Conference paper Open Access

Classifying leitmotifs in recordings of operas by Richard Wagner

Michael Krause; Frank Zalkow; Christof Weiss; Meinard Müller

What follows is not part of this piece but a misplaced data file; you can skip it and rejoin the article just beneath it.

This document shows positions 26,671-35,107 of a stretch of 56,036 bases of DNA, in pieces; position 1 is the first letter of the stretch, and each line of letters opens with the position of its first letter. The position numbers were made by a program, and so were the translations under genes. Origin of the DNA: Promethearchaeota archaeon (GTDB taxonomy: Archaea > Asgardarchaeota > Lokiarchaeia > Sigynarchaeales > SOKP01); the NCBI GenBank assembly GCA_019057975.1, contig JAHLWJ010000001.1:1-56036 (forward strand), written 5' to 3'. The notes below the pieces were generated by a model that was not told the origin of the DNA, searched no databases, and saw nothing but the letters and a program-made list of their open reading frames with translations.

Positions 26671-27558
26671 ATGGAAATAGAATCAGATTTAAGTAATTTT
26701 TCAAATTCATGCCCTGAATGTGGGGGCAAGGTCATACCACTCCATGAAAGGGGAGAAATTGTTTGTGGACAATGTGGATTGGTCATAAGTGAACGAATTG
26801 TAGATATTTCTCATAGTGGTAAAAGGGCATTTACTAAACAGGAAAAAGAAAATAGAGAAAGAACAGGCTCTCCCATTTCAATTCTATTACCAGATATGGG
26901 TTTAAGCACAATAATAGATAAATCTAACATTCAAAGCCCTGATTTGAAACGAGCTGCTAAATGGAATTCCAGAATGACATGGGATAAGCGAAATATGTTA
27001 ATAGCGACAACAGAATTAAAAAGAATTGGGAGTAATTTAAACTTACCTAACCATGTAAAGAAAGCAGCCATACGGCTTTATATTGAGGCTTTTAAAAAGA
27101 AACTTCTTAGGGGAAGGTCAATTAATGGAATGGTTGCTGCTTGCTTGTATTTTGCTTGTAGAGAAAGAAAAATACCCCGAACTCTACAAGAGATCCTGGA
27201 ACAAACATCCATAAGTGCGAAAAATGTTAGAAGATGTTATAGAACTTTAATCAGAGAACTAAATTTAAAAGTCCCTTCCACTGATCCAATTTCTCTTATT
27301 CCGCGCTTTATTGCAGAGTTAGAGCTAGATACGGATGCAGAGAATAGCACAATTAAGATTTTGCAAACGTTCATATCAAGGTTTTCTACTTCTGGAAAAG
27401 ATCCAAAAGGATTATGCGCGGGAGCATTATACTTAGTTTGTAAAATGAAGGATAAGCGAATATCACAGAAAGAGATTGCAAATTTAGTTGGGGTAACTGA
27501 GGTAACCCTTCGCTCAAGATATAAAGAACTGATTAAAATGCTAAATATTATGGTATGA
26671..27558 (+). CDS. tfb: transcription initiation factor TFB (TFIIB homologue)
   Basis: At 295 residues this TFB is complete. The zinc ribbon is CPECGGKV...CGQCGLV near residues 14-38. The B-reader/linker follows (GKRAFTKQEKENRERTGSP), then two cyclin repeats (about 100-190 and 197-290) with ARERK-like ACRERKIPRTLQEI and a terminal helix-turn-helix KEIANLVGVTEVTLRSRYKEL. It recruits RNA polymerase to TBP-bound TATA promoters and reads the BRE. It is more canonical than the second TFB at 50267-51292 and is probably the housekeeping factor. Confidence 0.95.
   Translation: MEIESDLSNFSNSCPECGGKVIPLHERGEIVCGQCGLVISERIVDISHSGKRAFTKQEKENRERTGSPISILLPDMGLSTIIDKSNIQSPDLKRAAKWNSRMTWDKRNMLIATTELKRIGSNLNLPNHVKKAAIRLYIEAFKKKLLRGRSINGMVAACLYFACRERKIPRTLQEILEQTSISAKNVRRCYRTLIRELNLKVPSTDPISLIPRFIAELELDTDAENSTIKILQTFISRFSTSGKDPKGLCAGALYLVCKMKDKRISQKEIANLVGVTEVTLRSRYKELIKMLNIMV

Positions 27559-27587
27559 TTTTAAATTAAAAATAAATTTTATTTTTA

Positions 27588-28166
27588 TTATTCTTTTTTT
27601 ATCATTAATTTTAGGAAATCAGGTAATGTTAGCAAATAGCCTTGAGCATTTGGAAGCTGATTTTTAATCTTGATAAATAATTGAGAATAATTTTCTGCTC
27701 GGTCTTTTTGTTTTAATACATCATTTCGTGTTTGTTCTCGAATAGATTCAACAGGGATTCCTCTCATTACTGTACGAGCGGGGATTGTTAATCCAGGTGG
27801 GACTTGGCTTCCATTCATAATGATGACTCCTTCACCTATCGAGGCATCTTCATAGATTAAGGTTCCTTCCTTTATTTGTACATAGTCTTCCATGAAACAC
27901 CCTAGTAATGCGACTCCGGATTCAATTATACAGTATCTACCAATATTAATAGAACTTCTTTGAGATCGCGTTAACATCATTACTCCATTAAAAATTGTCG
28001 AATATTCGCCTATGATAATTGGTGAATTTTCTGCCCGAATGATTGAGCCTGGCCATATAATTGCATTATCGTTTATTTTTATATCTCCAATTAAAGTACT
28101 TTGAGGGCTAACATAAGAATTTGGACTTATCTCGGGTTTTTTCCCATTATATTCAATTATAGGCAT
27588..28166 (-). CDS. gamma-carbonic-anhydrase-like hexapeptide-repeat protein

From the 19th century on, several composers of Western opera made use of leitmotifs (short musical ideas referring to semantic entities such as characters, places, items, or feelings) for guiding the audience through the plot and illustrating the events on stage. A prime example of this compositional technique is Richard Wagner's four-opera cycle Der Ring des Nibelungen. Across its different occurrences in the score, a leitmotif may undergo considerable musical variations. The concrete leitmotif instances in an audio recording are subject to acoustic variability. Our paper approaches the task of classifying such leitmotif instances in audio recordings. As our main contribution, we conduct a case study on a dataset covering 16 recorded performances of the Ring with annotations of ten central leitmotifs, leading to 2403 occurrences and 38448 instances in total. We build a neural network classification model and evaluate its ability to generalize across different performances and leitmotif occurrences. Our findings demonstrate the possibilities and limitations of leitmotif classification in audio recordings and pave the way towards the fully automated detection of leitmotifs in music recordings.
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